Cinco de Mayo is a holiday I really enjoy celebrating. I love any excuse to drink margaritas and eat delicious Mexican food. However, as I started to think about sipping my cocktail and eating my guacamole, I began to wonder what the meaning was behind this wonderful holiday.
Cinco de Mayo, as it is called in the United States, literally translates to the 5th of May, which is the day that it is celebrated. Like most Americans, I always believed it was the day to celebrate Mexico’s independence. However, after a quick google search, I realized I had been wrong all these years.
In Mexico the holiday is called “El Día de la Batalla de Puebla”. This translates to “The Day of the Battle of Puebla”, which is exactly what it commemorates. Cinco de Mayo celebrates a very unlikely victory. In 1862, the trained and well armed French Army was marching towards the capital, where they hoped to force the Mexican Government to honor some of their previous debts. A group of untrained Mexican soldiers with poor equipment somehow defeated them. Although the French Army was not driven out of Mexico for five more years, the victory at Puebla became a symbol of resistance to foreign domination.
It is important to mention that many historians believe that this battle strongly affected United States History. The French invasion on Mexico occurred during the American Civil War. Many historians believe that had the French won this battle, they would have continued traveling North towards the US border to help the Confederate Soldiers fight the Union Soldiers. With the additional support, the Confederates could have won the war, forever changing the United States.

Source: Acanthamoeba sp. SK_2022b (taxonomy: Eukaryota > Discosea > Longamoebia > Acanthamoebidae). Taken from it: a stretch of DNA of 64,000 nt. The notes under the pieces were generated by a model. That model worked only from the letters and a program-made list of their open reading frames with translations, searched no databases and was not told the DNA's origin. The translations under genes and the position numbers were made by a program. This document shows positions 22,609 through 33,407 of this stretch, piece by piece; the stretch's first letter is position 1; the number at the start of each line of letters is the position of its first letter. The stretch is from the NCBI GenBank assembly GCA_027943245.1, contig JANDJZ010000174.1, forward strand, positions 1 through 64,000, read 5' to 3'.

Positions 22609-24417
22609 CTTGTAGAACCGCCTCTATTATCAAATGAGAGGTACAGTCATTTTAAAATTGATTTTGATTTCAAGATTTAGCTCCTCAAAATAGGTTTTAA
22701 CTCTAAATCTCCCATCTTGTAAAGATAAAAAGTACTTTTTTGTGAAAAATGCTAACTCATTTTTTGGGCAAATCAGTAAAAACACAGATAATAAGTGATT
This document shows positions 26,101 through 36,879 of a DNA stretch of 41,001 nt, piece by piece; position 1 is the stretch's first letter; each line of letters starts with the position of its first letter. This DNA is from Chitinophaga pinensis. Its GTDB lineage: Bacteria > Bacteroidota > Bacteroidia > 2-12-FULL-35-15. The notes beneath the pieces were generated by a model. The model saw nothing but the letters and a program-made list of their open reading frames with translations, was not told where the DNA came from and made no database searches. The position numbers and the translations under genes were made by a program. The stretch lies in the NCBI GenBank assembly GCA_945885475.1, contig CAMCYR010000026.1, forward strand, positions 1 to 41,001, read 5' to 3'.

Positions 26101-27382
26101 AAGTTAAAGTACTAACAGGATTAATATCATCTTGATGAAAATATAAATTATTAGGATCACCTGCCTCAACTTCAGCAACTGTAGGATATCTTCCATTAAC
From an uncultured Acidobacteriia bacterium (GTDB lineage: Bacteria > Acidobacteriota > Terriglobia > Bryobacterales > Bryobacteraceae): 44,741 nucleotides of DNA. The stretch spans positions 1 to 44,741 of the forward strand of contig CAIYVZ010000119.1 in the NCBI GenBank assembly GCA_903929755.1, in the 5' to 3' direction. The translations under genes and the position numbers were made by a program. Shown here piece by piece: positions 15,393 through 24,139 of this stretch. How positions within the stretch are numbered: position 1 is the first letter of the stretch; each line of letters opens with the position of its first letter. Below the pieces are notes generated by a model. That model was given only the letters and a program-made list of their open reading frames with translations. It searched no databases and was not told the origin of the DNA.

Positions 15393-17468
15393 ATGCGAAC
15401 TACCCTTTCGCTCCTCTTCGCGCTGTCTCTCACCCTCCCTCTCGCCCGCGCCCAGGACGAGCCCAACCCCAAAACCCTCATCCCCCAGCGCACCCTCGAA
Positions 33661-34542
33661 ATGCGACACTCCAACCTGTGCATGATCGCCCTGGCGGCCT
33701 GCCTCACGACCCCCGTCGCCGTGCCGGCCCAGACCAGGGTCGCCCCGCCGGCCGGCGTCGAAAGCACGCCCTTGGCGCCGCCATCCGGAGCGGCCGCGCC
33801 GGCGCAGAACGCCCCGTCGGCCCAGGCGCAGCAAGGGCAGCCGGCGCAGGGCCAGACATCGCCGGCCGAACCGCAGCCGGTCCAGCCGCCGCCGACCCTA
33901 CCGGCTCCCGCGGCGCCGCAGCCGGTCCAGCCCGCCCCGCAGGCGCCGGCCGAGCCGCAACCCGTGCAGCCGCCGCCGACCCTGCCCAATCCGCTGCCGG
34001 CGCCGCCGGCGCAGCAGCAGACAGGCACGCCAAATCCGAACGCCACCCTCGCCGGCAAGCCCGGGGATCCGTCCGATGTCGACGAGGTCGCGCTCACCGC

Cinco de Mayo is celebrated in both the United States and Mexico with parades, festivals, fireworks and family gatherings. It became a popular holiday in the United States with the arrival of Mexican Immigrants in the early 1900’s. It is often said that it is a bigger holiday in the United States than it is in Mexico. This may be true, especially since the biggest Cinco de Mayo celebration takes place in Los Angeles. Drawing crowds of thousands of people, the “Festival de Fiesta Broadway” is a large party with parades, food, dancing, music and more.
So now you know the real meaning behind Cinco De Mayo. It’s so much more than burritos, tacos, beer, and margaritas. This May 5th you are not only celebrating Mexican heritage, but also the Victory at Puebla. Enjoy the fiesta!
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